The Tolkien Letters that Changed C.S. Lewis’ Life

Carpenter Tolkien LettersThis actually happened three times, though we don’t have most of the letters that J.R.R. Tolkien sent to his friend C.S. Lewis over the years.

The first letters that changed Lewis’ life were more than letters. Throughout the 1920s Lewis had moved from atheism to a belief in God, relying mostly on philosophical constructs to move, piece by piece, into the Enemy’s camp (from Lewis’ perspective as reluctant convert). Lewis hesitated to convert to Christianity, however. Among the reasons for this hesitation were his concern about the “Christ myth.” While he loved myths, he thought they had little representative value–they don’t tell us much about real life. And he felt the Christ myth was derivative, or even distasteful. Why not turn to Osiris, Dionysus, or Balder and get better poetry thrown in?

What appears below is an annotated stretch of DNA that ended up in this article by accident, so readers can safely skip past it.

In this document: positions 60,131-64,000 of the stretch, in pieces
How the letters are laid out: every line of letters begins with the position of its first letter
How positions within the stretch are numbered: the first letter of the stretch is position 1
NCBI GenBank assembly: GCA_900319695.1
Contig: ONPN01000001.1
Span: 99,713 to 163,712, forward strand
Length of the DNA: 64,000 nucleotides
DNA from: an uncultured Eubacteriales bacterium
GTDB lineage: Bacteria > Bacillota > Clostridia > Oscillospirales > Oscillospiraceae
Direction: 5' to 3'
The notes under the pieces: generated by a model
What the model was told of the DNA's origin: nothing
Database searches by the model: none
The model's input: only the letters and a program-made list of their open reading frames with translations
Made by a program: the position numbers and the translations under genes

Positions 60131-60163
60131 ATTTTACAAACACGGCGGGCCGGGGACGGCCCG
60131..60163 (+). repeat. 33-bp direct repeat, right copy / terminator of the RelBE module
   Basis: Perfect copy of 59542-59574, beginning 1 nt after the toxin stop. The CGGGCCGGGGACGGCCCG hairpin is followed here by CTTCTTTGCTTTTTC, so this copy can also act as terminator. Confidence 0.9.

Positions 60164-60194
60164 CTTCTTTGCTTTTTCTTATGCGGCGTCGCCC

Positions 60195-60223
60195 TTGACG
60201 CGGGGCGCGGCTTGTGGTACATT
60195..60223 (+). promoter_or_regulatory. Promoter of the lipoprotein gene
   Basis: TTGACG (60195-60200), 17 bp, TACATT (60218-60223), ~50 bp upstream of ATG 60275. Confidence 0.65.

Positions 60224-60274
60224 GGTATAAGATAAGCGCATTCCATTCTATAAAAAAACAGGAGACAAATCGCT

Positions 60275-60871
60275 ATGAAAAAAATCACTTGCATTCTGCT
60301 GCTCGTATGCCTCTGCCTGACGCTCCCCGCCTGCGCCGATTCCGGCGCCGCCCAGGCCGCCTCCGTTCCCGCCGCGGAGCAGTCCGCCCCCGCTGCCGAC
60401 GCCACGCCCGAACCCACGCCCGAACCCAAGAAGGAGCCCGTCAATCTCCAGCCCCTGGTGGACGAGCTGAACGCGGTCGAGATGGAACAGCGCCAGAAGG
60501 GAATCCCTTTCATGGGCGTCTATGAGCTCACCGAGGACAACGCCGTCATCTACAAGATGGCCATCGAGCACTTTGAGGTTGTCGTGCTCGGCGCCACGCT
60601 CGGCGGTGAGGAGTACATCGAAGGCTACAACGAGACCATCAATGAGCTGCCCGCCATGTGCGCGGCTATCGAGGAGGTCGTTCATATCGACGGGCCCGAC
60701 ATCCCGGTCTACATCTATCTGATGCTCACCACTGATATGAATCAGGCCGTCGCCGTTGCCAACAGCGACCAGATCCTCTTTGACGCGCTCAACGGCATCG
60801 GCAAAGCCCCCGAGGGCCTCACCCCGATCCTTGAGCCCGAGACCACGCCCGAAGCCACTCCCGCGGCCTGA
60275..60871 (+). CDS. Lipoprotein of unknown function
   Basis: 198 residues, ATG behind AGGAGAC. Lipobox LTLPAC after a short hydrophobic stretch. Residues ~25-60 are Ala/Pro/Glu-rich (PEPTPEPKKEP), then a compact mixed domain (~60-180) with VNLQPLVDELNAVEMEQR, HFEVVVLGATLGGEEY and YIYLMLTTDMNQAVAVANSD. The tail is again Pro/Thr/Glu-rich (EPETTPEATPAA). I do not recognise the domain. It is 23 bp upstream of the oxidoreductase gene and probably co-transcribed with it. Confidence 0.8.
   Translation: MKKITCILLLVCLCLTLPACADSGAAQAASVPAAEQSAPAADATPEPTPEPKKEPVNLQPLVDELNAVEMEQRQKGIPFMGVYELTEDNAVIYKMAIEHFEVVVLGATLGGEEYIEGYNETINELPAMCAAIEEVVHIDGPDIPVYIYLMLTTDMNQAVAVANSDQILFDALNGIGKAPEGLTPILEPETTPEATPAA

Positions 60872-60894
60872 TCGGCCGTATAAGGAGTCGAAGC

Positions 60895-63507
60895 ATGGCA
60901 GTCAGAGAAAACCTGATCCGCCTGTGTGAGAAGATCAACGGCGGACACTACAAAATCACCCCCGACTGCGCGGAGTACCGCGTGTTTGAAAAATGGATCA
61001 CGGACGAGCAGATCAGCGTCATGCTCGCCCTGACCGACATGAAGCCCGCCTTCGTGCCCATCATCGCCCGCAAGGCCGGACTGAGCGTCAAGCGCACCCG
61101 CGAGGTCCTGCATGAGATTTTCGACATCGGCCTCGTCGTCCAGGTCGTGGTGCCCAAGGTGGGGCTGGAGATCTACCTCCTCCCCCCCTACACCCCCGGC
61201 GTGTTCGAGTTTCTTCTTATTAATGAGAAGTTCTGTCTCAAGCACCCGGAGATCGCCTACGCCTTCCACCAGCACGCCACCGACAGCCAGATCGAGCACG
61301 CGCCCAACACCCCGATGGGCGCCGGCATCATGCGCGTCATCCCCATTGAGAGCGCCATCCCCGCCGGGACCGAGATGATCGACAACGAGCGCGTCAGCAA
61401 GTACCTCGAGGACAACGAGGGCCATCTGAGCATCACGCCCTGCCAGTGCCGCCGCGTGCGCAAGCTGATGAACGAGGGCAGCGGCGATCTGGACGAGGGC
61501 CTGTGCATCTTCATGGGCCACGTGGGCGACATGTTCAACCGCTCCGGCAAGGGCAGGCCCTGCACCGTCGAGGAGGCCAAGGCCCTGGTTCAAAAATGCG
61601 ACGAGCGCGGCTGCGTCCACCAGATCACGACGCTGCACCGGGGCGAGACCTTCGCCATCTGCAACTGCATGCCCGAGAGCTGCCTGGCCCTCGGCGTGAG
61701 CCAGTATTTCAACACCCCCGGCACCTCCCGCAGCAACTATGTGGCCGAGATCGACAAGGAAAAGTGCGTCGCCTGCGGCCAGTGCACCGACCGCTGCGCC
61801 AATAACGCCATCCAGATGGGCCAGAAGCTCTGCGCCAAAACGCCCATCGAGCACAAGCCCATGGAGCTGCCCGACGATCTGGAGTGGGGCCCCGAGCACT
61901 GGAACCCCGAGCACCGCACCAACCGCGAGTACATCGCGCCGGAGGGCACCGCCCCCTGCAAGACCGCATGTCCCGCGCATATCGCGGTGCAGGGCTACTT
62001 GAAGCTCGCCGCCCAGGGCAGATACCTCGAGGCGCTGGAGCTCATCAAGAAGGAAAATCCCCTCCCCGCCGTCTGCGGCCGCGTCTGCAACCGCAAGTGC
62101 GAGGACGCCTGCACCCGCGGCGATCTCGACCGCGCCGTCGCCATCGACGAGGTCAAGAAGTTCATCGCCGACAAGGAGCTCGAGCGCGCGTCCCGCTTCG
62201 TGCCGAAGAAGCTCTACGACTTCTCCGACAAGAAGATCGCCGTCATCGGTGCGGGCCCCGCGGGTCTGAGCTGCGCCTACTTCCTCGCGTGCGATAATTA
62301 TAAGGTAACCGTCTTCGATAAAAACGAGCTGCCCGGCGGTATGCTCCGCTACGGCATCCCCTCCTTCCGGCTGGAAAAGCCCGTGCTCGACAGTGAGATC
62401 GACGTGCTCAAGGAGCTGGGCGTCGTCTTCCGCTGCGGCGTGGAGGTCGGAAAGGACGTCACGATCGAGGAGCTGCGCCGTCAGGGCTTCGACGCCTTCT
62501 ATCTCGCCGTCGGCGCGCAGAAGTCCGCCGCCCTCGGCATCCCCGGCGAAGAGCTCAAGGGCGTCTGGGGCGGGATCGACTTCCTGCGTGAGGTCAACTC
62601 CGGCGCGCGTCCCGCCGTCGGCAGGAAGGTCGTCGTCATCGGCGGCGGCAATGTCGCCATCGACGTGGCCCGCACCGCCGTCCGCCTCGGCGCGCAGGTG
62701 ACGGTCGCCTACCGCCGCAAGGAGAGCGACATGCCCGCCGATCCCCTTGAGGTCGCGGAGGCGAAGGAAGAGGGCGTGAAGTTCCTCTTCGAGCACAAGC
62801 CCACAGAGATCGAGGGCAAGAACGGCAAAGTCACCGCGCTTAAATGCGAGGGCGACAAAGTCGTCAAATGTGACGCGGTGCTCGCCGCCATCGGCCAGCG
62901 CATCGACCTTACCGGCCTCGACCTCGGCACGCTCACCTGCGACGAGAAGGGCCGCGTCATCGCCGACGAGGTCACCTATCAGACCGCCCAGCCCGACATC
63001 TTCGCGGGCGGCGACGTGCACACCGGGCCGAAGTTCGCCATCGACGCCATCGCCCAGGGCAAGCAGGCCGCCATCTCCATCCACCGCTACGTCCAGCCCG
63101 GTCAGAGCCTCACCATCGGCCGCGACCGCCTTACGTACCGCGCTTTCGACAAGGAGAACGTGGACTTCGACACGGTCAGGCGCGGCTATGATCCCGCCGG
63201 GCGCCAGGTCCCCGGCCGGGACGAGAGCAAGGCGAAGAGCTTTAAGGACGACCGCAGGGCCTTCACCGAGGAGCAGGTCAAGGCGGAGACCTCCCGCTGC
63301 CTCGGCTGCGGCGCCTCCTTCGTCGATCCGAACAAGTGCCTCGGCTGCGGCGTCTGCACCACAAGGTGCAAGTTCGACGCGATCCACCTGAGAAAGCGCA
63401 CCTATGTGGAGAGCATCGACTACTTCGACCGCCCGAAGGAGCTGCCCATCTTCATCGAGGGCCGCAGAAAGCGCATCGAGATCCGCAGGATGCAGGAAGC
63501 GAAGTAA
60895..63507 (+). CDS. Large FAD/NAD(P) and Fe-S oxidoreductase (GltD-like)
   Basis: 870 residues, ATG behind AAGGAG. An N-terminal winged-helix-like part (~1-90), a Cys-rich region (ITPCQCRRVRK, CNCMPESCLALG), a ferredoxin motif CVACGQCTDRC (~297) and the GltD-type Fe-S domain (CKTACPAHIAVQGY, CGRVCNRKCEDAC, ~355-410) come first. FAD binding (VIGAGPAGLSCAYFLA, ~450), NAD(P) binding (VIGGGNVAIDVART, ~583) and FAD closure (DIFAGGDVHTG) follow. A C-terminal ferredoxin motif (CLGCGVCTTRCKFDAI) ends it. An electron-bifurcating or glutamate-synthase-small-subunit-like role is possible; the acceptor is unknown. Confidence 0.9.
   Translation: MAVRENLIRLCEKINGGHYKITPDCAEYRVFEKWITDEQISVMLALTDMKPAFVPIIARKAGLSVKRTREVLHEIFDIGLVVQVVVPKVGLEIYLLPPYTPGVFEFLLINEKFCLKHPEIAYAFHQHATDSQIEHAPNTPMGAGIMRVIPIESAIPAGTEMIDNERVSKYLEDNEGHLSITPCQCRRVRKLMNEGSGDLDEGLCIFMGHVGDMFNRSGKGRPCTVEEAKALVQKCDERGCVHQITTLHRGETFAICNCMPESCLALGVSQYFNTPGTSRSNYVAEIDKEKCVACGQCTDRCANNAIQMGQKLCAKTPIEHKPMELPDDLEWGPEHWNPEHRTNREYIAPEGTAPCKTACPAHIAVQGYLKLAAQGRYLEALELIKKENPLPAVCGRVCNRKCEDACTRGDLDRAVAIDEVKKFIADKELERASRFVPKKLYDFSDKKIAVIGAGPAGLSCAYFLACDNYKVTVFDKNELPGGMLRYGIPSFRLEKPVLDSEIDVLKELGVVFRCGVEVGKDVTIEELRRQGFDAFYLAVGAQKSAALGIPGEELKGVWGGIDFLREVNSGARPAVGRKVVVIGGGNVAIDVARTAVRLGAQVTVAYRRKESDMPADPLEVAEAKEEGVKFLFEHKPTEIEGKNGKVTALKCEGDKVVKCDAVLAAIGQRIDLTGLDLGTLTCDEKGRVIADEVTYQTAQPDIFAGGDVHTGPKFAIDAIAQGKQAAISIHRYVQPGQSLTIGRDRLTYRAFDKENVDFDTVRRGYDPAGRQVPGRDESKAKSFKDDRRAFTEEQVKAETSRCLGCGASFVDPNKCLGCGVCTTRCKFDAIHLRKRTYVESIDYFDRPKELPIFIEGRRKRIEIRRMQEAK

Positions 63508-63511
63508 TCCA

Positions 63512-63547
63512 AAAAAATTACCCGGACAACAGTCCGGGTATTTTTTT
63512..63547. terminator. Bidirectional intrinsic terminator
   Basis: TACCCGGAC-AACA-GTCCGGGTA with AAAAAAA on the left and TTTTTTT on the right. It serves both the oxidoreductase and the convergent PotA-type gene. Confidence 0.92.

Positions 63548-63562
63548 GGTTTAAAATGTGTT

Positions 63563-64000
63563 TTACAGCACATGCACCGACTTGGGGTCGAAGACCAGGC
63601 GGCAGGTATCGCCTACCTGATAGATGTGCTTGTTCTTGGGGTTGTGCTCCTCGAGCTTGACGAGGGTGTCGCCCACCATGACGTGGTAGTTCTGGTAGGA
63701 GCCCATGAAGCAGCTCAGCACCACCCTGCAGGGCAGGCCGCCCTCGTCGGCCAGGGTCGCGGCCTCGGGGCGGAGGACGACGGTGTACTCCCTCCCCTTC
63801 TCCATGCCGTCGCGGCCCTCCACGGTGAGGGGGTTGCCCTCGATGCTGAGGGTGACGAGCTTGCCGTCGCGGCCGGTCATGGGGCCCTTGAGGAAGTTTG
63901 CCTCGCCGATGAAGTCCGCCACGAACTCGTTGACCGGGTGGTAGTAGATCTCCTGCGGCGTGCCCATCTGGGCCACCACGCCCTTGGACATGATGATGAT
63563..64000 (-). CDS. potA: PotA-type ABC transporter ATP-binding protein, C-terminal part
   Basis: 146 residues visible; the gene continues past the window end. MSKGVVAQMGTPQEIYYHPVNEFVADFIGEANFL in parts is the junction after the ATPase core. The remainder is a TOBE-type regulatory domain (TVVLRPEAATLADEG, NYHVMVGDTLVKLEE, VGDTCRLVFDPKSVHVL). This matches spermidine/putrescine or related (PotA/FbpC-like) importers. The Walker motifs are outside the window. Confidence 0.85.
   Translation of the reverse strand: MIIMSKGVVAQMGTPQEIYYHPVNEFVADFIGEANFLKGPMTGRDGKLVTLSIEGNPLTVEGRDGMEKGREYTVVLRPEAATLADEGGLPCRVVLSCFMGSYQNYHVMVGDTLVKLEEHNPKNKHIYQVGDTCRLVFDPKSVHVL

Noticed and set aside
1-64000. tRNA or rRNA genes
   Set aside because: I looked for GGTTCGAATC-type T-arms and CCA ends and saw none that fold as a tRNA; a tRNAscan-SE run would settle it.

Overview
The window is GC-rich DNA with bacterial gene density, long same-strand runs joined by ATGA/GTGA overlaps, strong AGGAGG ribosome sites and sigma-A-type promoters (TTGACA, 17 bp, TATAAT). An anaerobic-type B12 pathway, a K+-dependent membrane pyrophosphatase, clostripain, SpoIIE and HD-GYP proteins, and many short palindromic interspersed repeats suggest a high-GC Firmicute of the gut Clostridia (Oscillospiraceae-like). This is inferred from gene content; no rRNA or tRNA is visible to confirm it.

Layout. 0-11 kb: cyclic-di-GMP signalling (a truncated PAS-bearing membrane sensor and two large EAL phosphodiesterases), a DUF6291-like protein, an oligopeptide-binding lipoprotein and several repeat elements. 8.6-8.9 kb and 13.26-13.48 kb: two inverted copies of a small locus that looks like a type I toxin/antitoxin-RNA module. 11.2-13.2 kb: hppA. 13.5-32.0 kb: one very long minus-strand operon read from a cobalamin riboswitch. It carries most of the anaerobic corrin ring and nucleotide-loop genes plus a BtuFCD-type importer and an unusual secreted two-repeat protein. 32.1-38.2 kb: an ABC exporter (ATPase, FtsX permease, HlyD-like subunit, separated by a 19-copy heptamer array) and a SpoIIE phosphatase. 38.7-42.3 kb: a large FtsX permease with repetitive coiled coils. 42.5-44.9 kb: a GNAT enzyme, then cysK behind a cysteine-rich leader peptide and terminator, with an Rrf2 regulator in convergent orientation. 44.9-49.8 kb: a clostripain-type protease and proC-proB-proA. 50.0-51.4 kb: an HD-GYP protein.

Tolkien responded in a few ways. To the first objection, that myths have no value, Tolkien wrote a poem, “From Philomythus to Misomythus“–from MythLover to MythHater, what we now call the Mythopoeia poem. The first lines show a bit of how Tolkien won Lewis to the idea that myths were not just “lies … breathed through silver,” but contained deeper truth than bare fact could tell us:

You look at trees and label them just so,
(for trees are ‘trees’, and growing is ‘to grow’);
you walk the earth and tread with solemn pace
one of the many minor globes of Space:
a star’s a star, some matter in a ball
compelled to courses mathematical               
amid the regimented, cold, inane,